Antonio Tilocca

Chapter 11. Topological Constraints, Rigidity Transitions, and Anomalies in Molecular Networks

In this chapter, we present the first connection between realistic atomic scale simulations and topological constraint theory which has been introduced in the context of rigidity transitions of network glasses. Such rigid constraints can be computed rather simply by changing composition at low temperature but their estimates as a function of temperature or pressure remains challenging. We introduce and describe a method based on the calculation of standard deviations of relevant neighbor or partial bond-angle distributions which allows to estimate with confidence atomic stretching and bending topological constraints. The counting is illustrated from several archetypal liquids and glasses, including oxides and chalcogenides (SiO\(_2\), Ge\(_x\)Se\(_{1-x}\),...). These results permit connecting the role of mechanical constraints in disordered systems to elucidating some of its most intruiging features (adaptation), with calculated anomalies in structural and dynamic properties.
M. Micoulaut, M. Bauchy, H. Flores-Ruiz

Chapter 12. First-Principles Modeling of Binary Chalcogenides: Recent Accomplishments and New Achievements

This contribution is focussed on a set of first-principles molecular dynamics results obtained over the past fifteen years for disordered chalcogenides. In the first part, we sketch and review the historical premises underlying research efforts devoted to the understanding of structural properties in liquid and glassy Ge\(_x\)Se\(_{1-x}\) systems. We stress the importance of selecting well performing exchange-correlation functionals (within density functional theory) to achieve a correct description of short and intermediate range order. In the second part, we provide a specific, comparative example of structural analysis for chalcogenide GeX\(_4\) systems differing by the chemical identity of the X atom. We are able to demonstrate that the correct account of differences between the coordination environments of the two corresponding glasses requires system sizes substantially larger than \(\sim \)100 atoms. Finally, the role played by the pressure in altering the structural properties of glassy GeSe\(_2\) is invoked, in light of recent studies devoted to a density-driven structural transformation occurring in this system.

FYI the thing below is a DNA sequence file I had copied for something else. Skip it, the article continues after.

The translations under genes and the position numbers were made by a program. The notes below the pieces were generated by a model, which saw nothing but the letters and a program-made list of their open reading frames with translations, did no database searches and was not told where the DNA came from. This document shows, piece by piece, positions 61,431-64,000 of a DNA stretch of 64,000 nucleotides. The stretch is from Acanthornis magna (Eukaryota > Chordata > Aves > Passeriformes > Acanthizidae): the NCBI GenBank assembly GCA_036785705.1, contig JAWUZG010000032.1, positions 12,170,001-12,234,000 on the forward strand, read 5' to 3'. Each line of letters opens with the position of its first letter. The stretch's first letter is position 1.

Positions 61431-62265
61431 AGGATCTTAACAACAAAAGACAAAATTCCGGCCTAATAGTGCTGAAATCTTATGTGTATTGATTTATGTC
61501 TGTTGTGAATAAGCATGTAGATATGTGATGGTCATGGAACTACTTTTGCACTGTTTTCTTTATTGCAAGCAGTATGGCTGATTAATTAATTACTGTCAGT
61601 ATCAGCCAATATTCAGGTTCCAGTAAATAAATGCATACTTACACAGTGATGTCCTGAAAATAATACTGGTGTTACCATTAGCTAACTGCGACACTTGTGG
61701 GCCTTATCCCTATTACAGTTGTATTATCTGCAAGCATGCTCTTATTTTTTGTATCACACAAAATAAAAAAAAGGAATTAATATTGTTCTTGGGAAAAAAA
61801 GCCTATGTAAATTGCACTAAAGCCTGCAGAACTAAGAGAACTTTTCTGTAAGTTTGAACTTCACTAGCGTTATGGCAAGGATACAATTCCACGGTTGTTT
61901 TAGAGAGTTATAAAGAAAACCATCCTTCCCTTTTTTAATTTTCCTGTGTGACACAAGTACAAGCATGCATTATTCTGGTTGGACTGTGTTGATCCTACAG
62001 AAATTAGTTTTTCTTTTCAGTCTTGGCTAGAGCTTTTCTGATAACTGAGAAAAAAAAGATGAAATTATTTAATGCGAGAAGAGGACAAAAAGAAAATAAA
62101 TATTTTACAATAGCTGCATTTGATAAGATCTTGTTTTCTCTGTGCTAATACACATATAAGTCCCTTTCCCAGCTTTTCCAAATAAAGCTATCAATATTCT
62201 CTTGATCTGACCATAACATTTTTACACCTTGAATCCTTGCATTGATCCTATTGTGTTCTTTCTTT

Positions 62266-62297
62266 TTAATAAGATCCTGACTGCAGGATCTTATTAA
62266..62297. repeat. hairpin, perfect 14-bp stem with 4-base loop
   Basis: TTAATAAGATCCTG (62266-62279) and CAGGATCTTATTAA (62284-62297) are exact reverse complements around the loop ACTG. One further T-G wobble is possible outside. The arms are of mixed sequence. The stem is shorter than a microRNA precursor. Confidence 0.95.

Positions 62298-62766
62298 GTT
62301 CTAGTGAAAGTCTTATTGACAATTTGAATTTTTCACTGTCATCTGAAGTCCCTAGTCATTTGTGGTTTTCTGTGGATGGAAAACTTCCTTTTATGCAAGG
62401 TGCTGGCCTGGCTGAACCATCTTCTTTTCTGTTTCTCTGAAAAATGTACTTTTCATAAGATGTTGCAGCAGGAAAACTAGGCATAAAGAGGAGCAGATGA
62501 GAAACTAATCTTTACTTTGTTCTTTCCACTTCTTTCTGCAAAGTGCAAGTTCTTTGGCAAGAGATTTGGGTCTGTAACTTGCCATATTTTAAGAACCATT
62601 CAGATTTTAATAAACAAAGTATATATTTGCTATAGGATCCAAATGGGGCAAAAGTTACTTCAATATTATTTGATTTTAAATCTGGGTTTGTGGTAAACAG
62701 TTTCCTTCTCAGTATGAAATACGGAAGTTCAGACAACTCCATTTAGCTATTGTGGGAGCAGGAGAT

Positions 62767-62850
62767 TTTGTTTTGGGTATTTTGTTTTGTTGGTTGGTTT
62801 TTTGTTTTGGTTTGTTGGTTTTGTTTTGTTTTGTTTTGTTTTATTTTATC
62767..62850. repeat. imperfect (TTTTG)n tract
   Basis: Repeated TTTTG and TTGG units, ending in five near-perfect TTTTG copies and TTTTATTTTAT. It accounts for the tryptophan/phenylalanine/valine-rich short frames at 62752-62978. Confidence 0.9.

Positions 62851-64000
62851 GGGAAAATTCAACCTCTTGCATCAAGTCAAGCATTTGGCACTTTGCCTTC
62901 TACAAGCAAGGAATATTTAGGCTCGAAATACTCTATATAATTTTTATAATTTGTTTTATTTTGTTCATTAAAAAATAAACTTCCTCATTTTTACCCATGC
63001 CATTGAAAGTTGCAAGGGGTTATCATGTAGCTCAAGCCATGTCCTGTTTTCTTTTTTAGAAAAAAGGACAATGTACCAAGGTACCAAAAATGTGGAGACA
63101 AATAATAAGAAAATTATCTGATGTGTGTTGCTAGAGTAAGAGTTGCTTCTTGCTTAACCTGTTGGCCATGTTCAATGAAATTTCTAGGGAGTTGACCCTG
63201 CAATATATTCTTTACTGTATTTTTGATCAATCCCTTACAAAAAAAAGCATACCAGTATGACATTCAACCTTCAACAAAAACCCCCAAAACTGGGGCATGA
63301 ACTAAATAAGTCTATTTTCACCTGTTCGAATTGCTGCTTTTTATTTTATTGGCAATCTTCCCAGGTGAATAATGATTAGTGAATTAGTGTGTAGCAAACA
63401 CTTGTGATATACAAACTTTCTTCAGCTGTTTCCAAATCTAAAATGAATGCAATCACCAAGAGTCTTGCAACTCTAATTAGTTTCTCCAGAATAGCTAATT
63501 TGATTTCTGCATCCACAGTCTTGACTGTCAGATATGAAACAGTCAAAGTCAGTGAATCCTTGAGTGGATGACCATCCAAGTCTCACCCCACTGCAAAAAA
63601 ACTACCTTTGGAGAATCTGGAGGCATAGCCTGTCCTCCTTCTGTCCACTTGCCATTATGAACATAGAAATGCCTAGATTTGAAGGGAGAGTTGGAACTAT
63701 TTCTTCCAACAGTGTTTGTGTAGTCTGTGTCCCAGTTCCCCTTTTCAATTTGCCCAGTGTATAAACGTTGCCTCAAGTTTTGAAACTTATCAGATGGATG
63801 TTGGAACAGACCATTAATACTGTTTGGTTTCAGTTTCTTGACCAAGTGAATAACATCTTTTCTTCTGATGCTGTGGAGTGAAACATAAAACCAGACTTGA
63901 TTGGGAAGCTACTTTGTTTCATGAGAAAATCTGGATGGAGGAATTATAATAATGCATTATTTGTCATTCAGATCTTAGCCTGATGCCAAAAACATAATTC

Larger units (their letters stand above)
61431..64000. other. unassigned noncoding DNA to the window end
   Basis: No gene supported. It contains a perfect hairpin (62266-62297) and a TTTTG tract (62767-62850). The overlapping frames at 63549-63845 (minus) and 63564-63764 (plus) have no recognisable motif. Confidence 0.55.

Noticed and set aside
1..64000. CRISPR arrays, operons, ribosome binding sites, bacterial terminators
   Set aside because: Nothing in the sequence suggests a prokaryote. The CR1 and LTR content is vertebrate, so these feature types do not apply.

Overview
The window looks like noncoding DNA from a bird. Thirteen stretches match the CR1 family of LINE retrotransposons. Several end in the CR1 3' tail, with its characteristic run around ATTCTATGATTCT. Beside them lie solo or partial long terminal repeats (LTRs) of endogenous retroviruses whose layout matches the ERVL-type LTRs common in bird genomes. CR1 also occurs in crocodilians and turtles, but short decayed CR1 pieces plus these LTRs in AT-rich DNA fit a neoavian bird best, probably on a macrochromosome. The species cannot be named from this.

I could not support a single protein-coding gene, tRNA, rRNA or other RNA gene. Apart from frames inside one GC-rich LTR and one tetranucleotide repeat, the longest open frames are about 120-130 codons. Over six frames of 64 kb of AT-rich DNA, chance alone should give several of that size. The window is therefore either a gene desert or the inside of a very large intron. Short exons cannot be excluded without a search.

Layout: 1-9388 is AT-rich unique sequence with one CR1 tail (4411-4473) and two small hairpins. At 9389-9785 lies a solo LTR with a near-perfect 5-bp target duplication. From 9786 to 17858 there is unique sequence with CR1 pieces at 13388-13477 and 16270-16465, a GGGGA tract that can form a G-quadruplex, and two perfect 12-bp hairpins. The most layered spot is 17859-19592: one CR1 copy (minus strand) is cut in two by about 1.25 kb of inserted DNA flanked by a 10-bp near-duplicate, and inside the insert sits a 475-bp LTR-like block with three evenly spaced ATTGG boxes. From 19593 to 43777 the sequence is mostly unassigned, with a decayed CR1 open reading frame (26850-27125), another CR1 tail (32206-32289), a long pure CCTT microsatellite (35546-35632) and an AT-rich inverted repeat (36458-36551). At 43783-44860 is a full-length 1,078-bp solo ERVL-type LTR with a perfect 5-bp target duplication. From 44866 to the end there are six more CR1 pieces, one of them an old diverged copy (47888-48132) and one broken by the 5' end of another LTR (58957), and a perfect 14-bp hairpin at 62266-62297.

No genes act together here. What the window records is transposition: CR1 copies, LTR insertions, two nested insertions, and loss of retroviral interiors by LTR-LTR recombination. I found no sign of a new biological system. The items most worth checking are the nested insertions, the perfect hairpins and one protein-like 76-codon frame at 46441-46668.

Assil Bouzid, Sébastien Le Roux, Guido Ori, Christine Tugène, Mauro Boero, Carlo Massobrio

Chapter 13. Molecular Modeling of Glassy Surfaces

Progress in computational materials science has allowed the development of realistic models for a wide range of materials including both crystalline and glassy solids. In recent years, with the growing interest in nanoparticles and porous materials, more attention has been devoted to the design of realistic models of glassy surfaces and finely divided materials. The structural disorder in glassy surfaces, however, poses a major challenge which consists of describing such surfaces using computer simulations. In this paper, we show how atomic-scale simulations can be used to develop and investigate the properties of glassy surfaces. We illustrate how both first principles calculations and classical molecular mechanics can be used to follow the trajectory at finite temperature of these systems, and obtain statistical thermodynamic averages to compare against available experiments. Both glassy oxide (silica) and non-oxide (chalcogenide) surfaces are considered.
Guido Ori, Carlo Massobrio, Assil Bouzid, B. Coasne

Chapter 14. Rings in Network Glasses: The $$\mathrm{B_2O_3}$$ B 2 O 3 Case

There has been a considerable debate, in particular since the emergence of atomistic simulations , about the structure of glassy \(\mathrm{B_2O_3}\) , a prototypical network-forming system based on trigonal units. Some intermediate-range order in the form of threefold rings, present in the glass but not in the crystalline phases, has remained so far very difficult to reproduce in atomistic simulations. After a brief summary of the evidences accumulated regarding the boroxol rings , a review of the numerical studies of liquid and glassy \(\mathrm{B_2O_3}\) is provided. The reasons for the failure of the quench-from-the-melt techniques are stressed and a methodology, based on first-principles calculations of experimental observables (diffraction, NMR, Raman, IR, heat capacity) from various glassy models is devised to provide incontrovertible answers to the debate. This allows assessing not only the content of boroxol rings but also the sensitivity of each observable to this quantity. The presence of threefold rings in the glass is then showed to have ramifications for the understanding of the crystalline and liquid phases. This includes the prediction of yet unknown \(\mathrm{B_2O_3}\) polymorphs structurally close to the glass, the understanding of the so-called crystallisation anomaly and the evidencing of structural transitions in the liquid . Finally, the discussion is extended to parent systems such as \(\mathrm{B_2S_3}\).
Guillaume Ferlat

Chapter 15. Functional Properties of Phase Change Materials from Atomistic Simulations